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An Analysis of the Relationship Between Pitcher Size and UCL Tears

A UCL tear is a death sentence for a player’s season, and it can have large repercussions for the team and league as a whole, making it crucial for front offices to understand what puts players at a heightened risk for this injury. In this research, the height, weight, age, and fastball velocity of MLB pitchers in the years 2000-17 are analyzed to determine the impact of pitcher size on UCL tear probability. The results of this study will aid executives and front offices in evaluating pitchers and their risk of needing Tommy John surgery. Moreover, these findings may aid pitchers in lowering chances for injury by guiding their offseason training goals.

1. Introduction

As Tommy John surgery and UCL tears are thrust further into the spotlight, more is revealed about possible factors and causes. In this paper, I will inspect the correlation between pitcher size (BMI) and UCL tear probability in order to determine whether the former has a statistically significant impact on the latter. The data used in this study was taken from FanGraphs, the Lahman Database, and Jon Roegele’s Tommy John Database, all of which are publicly available sources. Due to the many variables which are closely correlated with BMI and have an impact on UCL health, such as age and velocity, pitcher size was analyzed independent of these variables, which are controlled through partial correlations.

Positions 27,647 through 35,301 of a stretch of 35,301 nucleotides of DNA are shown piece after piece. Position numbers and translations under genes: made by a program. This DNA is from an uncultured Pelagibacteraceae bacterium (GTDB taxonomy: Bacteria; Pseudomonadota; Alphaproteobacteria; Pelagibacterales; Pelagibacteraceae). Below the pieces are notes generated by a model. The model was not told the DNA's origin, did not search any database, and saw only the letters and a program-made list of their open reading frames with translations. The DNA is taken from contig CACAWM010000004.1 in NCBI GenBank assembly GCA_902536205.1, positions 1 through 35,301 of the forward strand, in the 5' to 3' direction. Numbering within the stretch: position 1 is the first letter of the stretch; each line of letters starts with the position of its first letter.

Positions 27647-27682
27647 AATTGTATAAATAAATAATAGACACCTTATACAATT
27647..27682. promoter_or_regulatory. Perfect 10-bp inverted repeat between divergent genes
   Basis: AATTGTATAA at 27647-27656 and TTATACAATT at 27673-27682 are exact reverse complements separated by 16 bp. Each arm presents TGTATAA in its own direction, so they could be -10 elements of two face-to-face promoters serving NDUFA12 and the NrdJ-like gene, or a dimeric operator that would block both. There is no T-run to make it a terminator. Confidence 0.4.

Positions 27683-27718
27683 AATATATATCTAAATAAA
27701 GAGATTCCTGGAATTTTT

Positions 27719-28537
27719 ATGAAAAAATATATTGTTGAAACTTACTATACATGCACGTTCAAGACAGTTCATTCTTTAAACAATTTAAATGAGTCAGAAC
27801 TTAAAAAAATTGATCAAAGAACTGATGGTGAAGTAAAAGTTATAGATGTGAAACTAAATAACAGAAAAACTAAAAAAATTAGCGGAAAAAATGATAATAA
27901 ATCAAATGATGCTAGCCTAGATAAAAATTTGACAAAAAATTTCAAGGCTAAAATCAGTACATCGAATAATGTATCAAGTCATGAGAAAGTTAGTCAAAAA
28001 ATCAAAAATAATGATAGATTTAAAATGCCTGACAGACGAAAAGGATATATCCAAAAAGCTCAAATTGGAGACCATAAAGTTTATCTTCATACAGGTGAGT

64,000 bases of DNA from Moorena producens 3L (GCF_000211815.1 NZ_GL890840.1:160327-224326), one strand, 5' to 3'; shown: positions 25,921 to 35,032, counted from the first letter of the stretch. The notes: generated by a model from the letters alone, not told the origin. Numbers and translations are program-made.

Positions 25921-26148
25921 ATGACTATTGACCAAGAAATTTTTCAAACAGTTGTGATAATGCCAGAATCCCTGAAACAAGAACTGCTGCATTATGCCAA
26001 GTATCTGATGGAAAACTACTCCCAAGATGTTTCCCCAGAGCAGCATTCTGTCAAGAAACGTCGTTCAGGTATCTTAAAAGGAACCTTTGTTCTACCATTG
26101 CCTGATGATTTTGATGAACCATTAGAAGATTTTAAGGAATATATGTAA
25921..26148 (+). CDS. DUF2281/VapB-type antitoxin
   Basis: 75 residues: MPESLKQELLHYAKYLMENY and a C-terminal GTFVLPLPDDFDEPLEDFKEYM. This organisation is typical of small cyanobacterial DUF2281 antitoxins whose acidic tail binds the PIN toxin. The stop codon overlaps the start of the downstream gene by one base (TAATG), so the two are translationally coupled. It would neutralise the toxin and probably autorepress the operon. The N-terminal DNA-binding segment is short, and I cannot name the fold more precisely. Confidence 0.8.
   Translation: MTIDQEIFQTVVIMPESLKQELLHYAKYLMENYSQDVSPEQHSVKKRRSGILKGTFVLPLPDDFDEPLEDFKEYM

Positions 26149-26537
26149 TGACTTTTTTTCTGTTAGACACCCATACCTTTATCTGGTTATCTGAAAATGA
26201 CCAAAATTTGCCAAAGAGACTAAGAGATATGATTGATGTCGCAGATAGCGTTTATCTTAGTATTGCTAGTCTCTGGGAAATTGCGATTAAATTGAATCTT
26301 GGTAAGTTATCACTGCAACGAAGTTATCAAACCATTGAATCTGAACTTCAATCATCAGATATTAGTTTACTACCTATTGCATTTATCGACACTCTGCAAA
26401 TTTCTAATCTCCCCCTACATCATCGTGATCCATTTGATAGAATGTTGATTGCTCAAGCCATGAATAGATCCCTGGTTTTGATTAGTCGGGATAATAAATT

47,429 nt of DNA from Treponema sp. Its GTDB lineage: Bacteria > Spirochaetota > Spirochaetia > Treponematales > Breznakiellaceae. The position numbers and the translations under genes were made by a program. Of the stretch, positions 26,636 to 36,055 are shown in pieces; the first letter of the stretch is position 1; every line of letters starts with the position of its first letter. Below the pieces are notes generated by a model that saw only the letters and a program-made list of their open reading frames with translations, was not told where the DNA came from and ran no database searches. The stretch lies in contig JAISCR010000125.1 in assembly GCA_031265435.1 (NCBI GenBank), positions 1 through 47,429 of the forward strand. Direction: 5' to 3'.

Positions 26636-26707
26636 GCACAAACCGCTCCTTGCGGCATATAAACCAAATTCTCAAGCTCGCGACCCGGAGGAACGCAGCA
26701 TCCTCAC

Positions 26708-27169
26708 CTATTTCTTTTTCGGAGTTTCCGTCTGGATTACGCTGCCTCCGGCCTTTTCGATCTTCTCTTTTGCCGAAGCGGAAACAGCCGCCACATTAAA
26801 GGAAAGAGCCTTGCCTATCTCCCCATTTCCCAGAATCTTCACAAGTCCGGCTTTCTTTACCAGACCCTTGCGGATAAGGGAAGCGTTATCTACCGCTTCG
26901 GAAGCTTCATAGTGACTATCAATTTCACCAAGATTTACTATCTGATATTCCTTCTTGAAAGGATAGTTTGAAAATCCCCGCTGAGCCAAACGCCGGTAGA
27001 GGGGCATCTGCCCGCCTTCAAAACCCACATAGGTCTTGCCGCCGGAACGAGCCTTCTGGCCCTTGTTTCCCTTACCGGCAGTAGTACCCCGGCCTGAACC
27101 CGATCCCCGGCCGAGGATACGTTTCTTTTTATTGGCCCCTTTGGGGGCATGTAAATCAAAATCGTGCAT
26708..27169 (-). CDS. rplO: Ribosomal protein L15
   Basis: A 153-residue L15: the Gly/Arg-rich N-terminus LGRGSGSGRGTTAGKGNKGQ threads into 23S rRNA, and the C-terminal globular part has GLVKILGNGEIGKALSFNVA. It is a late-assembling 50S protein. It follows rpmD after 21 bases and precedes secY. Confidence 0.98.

2. Analysis

2.1 BMI and Tommy John: In Aggregate

When the data set is viewed in its entirety, the results are overwhelming. The mean BMI of pitchers who have undergone Tommy John surgery is 27.09, whereas the mean BMI of pitchers who have not is 26.34. The difference between these means is statistically significant, as the p-value (odds of the difference existing due to chance) in a two sample t-test is .000001153, far below the .05 benchmark commonly used in statistics. To test this relationship in a different way, the BMIs of the 2,383 pitchers in the data set (298 who had torn their UCL, 2085 who had not) were split into deciles. The correlation between decile number and probability of Tommy John was .91, with a p-value of .0002556, revealing that there is statistically significant linear correlation between UCL tears and BMI, with higher-BMI pitchers having higher risk for Tommy John surgery. The graph of these deciles and the probability of Tommy John is shown below. Read the rest of this entry »